'It was fun, too!': 'The What of Whom' spotlights artwork by Daniel and Marjory Johnston
Lydia Street Gallery is currently hosting the art show The What of Whom. Named for one of the late Daniel Johnston’s self-released music cassettes, the exhibit features Johnston’s artwork, including many collaborative pieces by Daniel and his sister, Marjory Johnston.
“It was just part of us spending so much time together,” Marjory says of their collaborations. “I was his caregiver for the last twelve years of his life, because his condition got to where he needed somebody to be with him, to help him, to take him places, to help him get his groceries, etc. And spending so much time with him, we accidentally came upon this. Do you want me to tell the whole story?
“I take him to thrift stores,” she continues, displaying a habit she has of referring to Daniel in the present tense, “because he likes to buy all sorts of things like records and magazines and books. And at one thrift store, he found a bunch of Simplicity, Butterick, and McCall’s patterns – you know, for seamstresses that make clothes – and he wanted to buy them because the drawings on the front of the patterns, of women, he was enamored of them. So we bought several boxes of patterns. And I was horrified because I’m the one that has to figure out where to put this stuff in his house, and his house is just like… you know, he's sort of a hoarder, and he has so many collections of things, and I'm trying to keep it to where he can still walk around in his house and everything.
“So when we got home I decided, well, what he wanted was the front of the pattern. He doesn't need all these pattern pieces, so I will rip off the front and put that in a notebook so he can look at those pictures and throw the rest of it away. And as I was ripping one of them, I ripped the legs from the torso and so I thought, okay, I could just throw this away, but I'm not, I'm gonna paste it onto a piece of his drawing paper, paste the two pieces together and put it in the notebook with the others.
“But after I pasted the legs on, I got a phone call and I was distracted from what I was doing. And Dan sat down at the desk and drew on top of the legs, a creature. And so I came back from the phone call and said, ‘Dan, I love this, this is so magical.’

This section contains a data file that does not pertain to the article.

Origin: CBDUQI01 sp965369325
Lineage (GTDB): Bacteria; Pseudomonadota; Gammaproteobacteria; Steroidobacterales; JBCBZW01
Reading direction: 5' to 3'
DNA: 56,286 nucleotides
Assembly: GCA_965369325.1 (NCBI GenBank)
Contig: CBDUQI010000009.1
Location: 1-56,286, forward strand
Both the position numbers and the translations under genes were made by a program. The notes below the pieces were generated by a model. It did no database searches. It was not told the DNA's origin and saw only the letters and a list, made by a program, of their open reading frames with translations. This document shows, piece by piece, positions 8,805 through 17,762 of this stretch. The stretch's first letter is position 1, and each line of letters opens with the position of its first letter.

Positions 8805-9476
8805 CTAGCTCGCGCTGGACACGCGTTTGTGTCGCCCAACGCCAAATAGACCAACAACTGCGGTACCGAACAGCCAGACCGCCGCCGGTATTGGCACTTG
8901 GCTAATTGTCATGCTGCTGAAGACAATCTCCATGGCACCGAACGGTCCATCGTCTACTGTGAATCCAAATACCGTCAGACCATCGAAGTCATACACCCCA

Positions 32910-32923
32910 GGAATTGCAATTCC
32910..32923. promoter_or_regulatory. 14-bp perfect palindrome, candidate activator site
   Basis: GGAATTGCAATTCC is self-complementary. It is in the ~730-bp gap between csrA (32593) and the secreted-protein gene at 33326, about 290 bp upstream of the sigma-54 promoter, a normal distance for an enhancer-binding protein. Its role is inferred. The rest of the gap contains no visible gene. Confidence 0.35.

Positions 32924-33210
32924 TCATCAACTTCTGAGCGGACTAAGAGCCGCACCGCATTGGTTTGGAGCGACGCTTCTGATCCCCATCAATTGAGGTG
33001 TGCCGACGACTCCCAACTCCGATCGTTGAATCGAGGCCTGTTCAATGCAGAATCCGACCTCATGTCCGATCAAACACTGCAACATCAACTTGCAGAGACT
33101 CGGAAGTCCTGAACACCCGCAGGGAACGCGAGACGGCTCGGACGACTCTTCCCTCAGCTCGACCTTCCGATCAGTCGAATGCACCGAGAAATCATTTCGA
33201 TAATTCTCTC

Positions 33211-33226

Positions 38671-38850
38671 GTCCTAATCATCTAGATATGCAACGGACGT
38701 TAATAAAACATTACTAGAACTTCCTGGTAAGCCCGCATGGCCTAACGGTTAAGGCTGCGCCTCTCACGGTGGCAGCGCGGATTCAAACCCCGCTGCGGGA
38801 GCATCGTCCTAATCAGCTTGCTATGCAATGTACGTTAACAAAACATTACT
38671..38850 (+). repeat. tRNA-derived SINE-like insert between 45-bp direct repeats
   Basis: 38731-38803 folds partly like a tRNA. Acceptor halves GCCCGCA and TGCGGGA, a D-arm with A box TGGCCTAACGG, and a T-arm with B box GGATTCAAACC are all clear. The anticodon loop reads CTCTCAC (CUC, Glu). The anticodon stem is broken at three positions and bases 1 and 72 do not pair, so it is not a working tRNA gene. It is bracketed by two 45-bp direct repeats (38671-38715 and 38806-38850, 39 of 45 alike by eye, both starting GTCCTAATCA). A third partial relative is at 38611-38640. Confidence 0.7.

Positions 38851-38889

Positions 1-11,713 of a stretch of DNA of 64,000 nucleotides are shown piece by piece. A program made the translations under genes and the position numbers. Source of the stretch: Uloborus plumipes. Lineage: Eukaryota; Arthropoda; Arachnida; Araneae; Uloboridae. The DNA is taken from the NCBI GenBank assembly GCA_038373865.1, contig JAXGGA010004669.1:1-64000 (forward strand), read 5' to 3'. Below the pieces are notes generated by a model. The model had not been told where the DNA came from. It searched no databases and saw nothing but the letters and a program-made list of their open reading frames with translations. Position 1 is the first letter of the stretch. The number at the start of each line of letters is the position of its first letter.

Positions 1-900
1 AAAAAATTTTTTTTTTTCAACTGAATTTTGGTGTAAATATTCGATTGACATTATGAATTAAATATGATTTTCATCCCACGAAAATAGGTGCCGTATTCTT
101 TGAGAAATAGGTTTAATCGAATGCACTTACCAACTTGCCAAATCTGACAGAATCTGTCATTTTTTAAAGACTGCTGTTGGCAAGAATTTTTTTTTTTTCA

“And he said, ‘Yeah, and it was fun too! So I want you to rip up all of those pictures and paste them on pieces of drawing paper so that I can see what I can make out of them.’
“And he just started loving the idea of discovering what he could do given a fragment of a picture. And so we went from there for like six years of doing that. He wouldn't quit.”
Marjory says that at one point, she urged Daniel to go back to use usual solo art, fearing that her influence might lead him away from the style he was known for. “And he said, ‘No, we're having fun,’” she recalls, ”’and we should keep doing it until it's not fun anymore.’ So that's what we did. And we turned out some really, I think, wonderful artwork.”
Gallery owner Deanna Miesch was delighted to get to show some of Daniel and Marjory’s collaborative works as part of The What of Whom. “I really love the collaborative work,” she says. “I really love collage with drawing, mixed media anything… and the idea of siblings working together.”
As an artist herself and an art therapist, Miesch sees similarities between the Johnstons’ collaborative works and art therapy practices. “Just hearing about how Margie worked with Dan in this way where she was really following his lead – that interested me a lot because that's how one would do art [therapy],” she says. “Another thing I really enjoy about the collaborative pieces, though, is because he was influenced by this other, you know, starting point, it seems like he really went into areas that he would never have gone. And so there's so much unique iconography in in this work. So it's pretty magical.”
“I've started speaking of Dan as being a prophet,” Marjory says. “And I think he had a message for the world, I think he made a mark on the world. He had an important message and it's in his artwork and it's in his music. So I hope as many people as possible will see it and hear his music. I hope that his fans will just have a blast coming in there and looking and listening and remembering and pondering the things that Dan wants them to ponder. Because he definitely puts the question to you when you look at his art. He gets you to thinking.
“My spouse Terry keeps pointing out to me that I refer to Dan in the present tense, not like he's passed,” Marjory continues. “And I think it's partly because I spend a lot of time with his art and his music and he's still there, in the room with me, it feels like, you know? He's present in that artwork and so in some ways I feel like he's still with me.”